By Billy Perrigo
July 2, 2018

A “psychic” octopus that correctly predicted the results of all three of Japan’s soccer World Cup group stage games has been killed and sent to market, just as the knockout stages of the tournament get underway, according to Japanese media.

Rabiot, a giant Pacific octopus caught in Obira, Hokkaido, correctly “predicted” that Japan would win against Colombia, draw with Senegal and a loss to Poland – and it became a national sensation in the process.

Its method involved being placed into a pool with three baskets of food representing Japan winning, Japan’s opponent winning and a draw. Whichever it swam toward first became its prediction.

Local media reported that Kimio Abe, the fisherman who had caught Rabiot, had decided that his business was more important than keeping the “psychic” octopus alive for the knockout stages.

“I hope that the second Rabiot will also give all the outcomes correctly and that Japan will go all the way,” he said, according to Sora News 24.

Japan will face title-contenders Belgium on Monday – and although this World Cup has been one of surprises, perhaps getting slaughtered was Rabiot’s way of predicting the outcome of the match.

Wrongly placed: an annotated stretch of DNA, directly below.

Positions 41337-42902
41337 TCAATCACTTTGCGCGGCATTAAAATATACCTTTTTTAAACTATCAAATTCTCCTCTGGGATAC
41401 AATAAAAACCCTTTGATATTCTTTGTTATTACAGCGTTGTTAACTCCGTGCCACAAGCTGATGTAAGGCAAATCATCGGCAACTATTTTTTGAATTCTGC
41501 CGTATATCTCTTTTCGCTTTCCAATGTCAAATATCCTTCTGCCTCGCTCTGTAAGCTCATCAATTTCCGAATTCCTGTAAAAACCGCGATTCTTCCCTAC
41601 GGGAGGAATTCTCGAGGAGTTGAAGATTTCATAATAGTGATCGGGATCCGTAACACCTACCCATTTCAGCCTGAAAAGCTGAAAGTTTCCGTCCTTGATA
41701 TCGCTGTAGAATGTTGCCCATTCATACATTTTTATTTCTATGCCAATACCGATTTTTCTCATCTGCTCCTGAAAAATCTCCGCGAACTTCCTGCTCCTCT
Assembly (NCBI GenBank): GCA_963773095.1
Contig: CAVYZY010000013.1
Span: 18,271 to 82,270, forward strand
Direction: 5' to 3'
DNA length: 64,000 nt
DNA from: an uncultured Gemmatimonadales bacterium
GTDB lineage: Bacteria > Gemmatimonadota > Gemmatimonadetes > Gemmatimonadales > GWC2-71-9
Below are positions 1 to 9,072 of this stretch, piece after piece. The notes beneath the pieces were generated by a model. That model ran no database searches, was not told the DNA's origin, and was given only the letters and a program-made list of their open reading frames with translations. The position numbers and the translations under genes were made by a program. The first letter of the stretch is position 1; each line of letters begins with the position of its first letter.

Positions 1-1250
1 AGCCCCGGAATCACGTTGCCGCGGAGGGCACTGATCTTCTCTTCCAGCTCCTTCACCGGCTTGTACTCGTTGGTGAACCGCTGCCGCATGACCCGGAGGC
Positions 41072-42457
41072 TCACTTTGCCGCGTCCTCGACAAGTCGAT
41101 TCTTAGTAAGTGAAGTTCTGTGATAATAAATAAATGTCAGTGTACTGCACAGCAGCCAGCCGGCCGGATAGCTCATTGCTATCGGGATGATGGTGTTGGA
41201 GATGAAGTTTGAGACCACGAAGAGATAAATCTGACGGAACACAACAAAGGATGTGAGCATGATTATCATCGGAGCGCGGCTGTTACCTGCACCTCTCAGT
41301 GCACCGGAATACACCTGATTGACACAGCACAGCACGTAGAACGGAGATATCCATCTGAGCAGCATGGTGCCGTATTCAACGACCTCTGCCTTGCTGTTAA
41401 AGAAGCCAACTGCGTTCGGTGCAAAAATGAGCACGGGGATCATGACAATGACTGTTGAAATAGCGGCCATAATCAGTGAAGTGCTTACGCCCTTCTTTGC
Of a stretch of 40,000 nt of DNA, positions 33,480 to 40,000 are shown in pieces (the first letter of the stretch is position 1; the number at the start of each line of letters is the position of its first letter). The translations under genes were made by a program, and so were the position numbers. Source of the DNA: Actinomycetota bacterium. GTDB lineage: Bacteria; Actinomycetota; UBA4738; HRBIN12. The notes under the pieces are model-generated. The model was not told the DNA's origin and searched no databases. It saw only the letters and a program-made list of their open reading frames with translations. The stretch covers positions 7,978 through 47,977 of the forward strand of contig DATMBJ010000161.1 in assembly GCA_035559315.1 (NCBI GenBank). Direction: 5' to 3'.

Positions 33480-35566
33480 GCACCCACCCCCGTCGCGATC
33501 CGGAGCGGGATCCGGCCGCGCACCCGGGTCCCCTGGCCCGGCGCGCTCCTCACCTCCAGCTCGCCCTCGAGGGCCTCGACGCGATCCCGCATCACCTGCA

It’s not the first time an unlikely animal has made headlines by predicting the outcome of World Cup games.

In 2010, Paul the octopus became an international star after correctly predicting the results of all Germany’s games in the 2010 World Cup, as well as the final – in which it backed Spain to win. Similar to Rabiot, its method involved eating food daubed with the colors of opposing teams.

This year, a Russian cat named Achilles is being touted as the latest psychic animal, after correctly predicting that the hosts would beat Saudi Arabia and Egypt – though he incorrectly backed Nigeria in their spat with Argentina, which beat them 2-1.

And unfortunately for Harry, an “oracle otter” in Sochi, Spain crashed out of the tournament on Sunday, contradicting Harry’s prediction that Spain would beat Russia to proceed to the semi-finals.

Write to Billy Perrigo at billy.perrigo@time.com.

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